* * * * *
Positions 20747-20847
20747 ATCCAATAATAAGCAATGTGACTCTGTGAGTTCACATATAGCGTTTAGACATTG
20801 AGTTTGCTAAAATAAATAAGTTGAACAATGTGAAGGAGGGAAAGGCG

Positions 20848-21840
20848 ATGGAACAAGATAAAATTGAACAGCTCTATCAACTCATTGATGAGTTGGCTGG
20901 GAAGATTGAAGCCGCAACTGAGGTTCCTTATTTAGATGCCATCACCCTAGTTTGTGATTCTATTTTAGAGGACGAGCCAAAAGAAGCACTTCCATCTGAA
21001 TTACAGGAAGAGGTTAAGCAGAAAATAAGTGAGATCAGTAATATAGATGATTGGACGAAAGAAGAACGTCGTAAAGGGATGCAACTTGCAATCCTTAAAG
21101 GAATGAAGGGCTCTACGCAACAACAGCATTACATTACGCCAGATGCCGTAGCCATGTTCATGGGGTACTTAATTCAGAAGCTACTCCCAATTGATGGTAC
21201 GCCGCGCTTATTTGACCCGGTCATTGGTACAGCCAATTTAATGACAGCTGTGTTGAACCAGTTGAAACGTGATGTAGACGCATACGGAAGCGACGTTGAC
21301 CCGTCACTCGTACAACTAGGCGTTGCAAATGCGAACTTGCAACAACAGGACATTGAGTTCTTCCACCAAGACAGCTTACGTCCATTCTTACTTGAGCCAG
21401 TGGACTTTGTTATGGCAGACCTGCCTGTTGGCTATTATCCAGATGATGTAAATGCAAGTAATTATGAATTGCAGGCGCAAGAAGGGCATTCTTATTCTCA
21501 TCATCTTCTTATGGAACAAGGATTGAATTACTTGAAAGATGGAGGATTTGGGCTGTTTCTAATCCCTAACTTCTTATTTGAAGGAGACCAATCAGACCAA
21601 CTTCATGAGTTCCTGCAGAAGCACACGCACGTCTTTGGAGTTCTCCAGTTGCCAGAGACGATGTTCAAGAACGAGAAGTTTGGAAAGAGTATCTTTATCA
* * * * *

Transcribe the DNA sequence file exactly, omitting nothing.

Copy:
Positions 20747-20847
20747 ATCCAATAATAAGCAATGTGACTCTGTGAGTTCACATATAGCGTTTAGACATTG
20801 AGTTTGCTAAAATAAATAAGTTGAACAATGTGAAGGAGGGAAAGGCG

Positions 20848-21840
20848 ATGGAACAAGATAAAATTGAACAGCTCTATCAACTCATTGATGAGTTGGCTGG
20901 GAAGATTGAAGCCGCAACTGAGGTTCCTTATTTAGATGCCATCACCCTAGTTTGTGATTCTATTTTAGAGGACGAGCCAAAAGAAGCACTTCCATCTGAA
21001 TTACAGGAAGAGGTTAAGCAGAAAATAAGTGAGATCAGTAATATAGATGATTGGACGAAAGAAGAACGTCGTAAAGGGATGCAACTTGCAATCCTTAAAG
21101 GAATGAAGGGCTCTACGCAACAACAGCATTACATTACGCCAGATGCCGTAGCCATGTTCATGGGGTACTTAATTCAGAAGCTACTCCCAATTGATGGTAC
21201 GCCGCGCTTATTTGACCCGGTCATTGGTACAGCCAATTTAATGACAGCTGTGTTGAACCAGTTGAAACGTGATGTAGACGCATACGGAAGCGACGTTGAC
21301 CCGTCACTCGTACAACTAGGCGTTGCAAATGCGAACTTGCAACAACAGGACATTGAGTTCTTCCACCAAGACAGCTTACGTCCATTCTTACTTGAGCCAG
21401 TGGACTTTGTTATGGCAGACCTGCCTGTTGGCTATTATCCAGATGATGTAAATGCAAGTAATTATGAATTGCAGGCGCAAGAAGGGCATTCTTATTCTCA
21501 TCATCTTCTTATGGAACAAGGATTGAATTACTTGAAAGATGGAGGATTTGGGCTGTTTCTAATCCCTAACTTCTTATTTGAAGGAGACCAATCAGACCAA
21601 CTTCATGAGTTCCTGCAGAAGCACACGCACGTCTTTGGAGTTCTCCAGTTGCCAGAGACGATGTTCAAGAACGAGAAGTTTGGAAAGAGTATCTTTATCA